The on-charging of the initial costs along the supplier chain will be as normal:

  • Supplier 1  (pays VAT output to SARS) charges Supplier 2 (claims VAT input)
  • Supplier 2 (pays VAT output to SARS) charges Customer (pays the Tax Invoice inclusive of the VAT, and cannot claim the VAT input unless it is a VAT vendor qualifying to claim the qualifying VAT).

The above is an opinion and interpretation of the VAT legislation and guide. It covers broad principals only. It is based on information contained in the SARS guide. Any inaccuracies in any areas are not the responsibility of ASATA. The comments should be used as guidance only.

 Travelling to or from the US – arrive prepared

If international media reports are anything to go by, passengers travelling to and from airports in the United States can expect extreme delays at security checkpoints.

 

Media are referring to the current delays at US airports as the ‘worse-than-ever-wait times at security’ and speculation is rife on how long the current situation will last. Most reports forecast that these long wait times will last through the US’s busy summer travel season, while other reports indicate that wait times will persist at least through the end of the year when a new budget might be approved for the TSA to flesh out its poorly staffed teams.

 

In a statement published by the TSA, it said that it normally screens nearly two million passengers daily and that passenger volumes are currently up more than 7% compared to the same time period last year.

 

However, the TSA said that passenger preparedness can have a significant impact on wait times at security checkpoints nationwide. To facilitate the security screening process, TSA is reminding travellers to follow these tips:

 

  • Arrive early to the airport to allow enough time to park, get your boarding pass, check your baggage, and go through the checkpoint.
  • Print out boarding passes prior to arriving at the airport.
  • Know what is in your bag. Passengers who bring prohibited items to the checkpoint slow the screening process for themselves and everyone behind them. If in doubt about an item, use the “When I fly can I bring my…” tool on tsa.gov to make sure your item is permitted in carry-on and/or checked baggage.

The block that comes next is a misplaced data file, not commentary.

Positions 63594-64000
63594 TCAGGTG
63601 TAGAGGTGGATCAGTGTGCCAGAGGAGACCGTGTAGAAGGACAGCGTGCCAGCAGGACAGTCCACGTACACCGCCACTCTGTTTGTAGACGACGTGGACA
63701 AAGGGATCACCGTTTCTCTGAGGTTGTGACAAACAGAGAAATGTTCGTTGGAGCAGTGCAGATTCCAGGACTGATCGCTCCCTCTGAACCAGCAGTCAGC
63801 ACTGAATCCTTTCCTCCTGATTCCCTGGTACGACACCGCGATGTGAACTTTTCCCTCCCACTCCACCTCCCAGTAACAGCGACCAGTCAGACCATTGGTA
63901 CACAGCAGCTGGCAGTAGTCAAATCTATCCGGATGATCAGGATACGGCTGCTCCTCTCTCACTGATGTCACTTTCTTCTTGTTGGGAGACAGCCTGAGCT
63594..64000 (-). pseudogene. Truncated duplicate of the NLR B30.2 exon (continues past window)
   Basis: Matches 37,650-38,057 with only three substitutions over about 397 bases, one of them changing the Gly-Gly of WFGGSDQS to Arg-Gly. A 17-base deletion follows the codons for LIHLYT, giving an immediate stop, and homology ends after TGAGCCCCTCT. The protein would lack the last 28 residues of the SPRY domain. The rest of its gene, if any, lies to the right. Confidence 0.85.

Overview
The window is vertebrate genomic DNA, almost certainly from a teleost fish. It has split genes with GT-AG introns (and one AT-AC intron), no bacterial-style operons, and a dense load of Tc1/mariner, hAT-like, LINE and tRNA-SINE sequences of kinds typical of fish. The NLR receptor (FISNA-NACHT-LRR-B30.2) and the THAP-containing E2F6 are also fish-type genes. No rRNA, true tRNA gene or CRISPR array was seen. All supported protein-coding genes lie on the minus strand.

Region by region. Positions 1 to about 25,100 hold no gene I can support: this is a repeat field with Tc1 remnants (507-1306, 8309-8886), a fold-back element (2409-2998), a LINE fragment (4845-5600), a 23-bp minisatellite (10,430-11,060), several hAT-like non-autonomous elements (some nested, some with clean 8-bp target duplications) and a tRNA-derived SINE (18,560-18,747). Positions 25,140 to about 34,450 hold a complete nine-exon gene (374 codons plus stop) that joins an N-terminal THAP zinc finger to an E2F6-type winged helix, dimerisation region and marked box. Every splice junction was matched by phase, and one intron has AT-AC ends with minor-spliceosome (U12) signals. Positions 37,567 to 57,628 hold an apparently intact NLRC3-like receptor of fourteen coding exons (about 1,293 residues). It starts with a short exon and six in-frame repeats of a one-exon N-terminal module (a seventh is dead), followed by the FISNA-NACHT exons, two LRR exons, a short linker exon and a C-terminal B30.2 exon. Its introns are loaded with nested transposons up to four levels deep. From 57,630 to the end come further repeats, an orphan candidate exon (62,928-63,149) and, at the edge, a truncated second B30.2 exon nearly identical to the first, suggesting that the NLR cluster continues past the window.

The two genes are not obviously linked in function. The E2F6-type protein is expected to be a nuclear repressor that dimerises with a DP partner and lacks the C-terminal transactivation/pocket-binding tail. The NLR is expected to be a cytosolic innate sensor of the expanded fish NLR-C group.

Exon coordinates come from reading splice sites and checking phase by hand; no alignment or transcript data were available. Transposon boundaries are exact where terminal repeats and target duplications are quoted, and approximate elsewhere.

• Pack your liquids, aerosols, gels, creams, and pastes in compliance with the 3-1-1 liquids rule. Passengers who violate this rule will also cause delays for themselves and everyone behind them.
  • Remove all items from your pockets and put the items into your carry-on bag or into a bin when you get to the checkpoint. You may save time if you remove everything from your pockets before you get to the checkpoint.
  • Reduce the amount of congestion in your carry-on bag. Doing so will enable it to move through screening faster.
  • Avoid wearing large metal jewellery or clothing with large metal embellishments to reduce the possibility of alarming the screening machine.
  • Pay close attention to the instructions that the TSA officers provide at the checkpoint. This helps the process move along efficiently.

Taxed to travel…

As if the weak rand were not enough of a damper on overseas travel for South Africans, international destinations have now also increasingly started imposing additional tourist taxes. Spain, Malta, Dubai and Abu Dhabi are among those that have recently started imposing fees to travel to these destinations.

Spain’s Balearic Islands recently jumped onto the tourist tax bandwagon. In March this year, Spanish authorities announced a €2 (R34) tax per person per day for anyone staying at a 4- or 5-star hotel and €1 (R17) per person per day for travellers opting for lower graded accommodation. The tax will be effective for anyone travelling to the Balearic Islands after July 1, even for travellers who made the reservation prior to the announcement of the new taxes.

Barcelona also wants a piece of the cake. The city has been implementing a tourist tax of €0,72 (R12) per person per night since 2012, but now wants to introduce a tax on day trippers. The tax could be imposed on cruise liners as they dock, and in road tolls on coaches as they arrive in the city. Foreign cars could also be subject to road tolls or increased charges for parking.

A new decree in Abu Dhabi imposes a 4% municipality fee on hotel bills as well as a AED15 (R61) charge per night per room. Etihad Airways confirmed that new passenger facilities charge of AED 35 (R140) will also be applicable to all tickets sold on or after May 1 for travel on or after June 30 from Abu Dhabi International Airport.

And, people travelling to Malta will also be charged a new fee from June this year, which will amount to 40p (R6) per night, but this will be capped at €5 (R85). The destination hopes to raise €6m (R103m) a year.

Though unpopular, tourist taxes have long been used by popular destinations such as Paris and Dubai to boost the local government coffers.

Telegraph Travel compared some of Europe’s top destinations to find out, basing calculations on a family of four – two adults and two children aged 16 – staying in five-star accommodation for seven nights.

Italy emerged as the most levy-heavy destination, with families paying up to £153 (R3 317) extra in city taxes for a trip to the capital. A family spending a week in the Cote d’Azur, meanwhile, can expect to pay up to £65 (R1 408) in local taxes.

At a glance | Tourist taxes for a family of 4 for 7 nights

Destination Tourist tax
Rome €196 (R3 354)
Florence €140 (R2 396)
Venice €100 (R1 711)
Paris €92.40 (R1 581)
Nice €84 (R1 437)
Barcelona €69.44 (R1 188)
Bruges €59.36 (R1 015)
Balearic Islands €56 (R958)
Dubrovnik €25.76 (R440)
Prague

 

€16.80 (R287)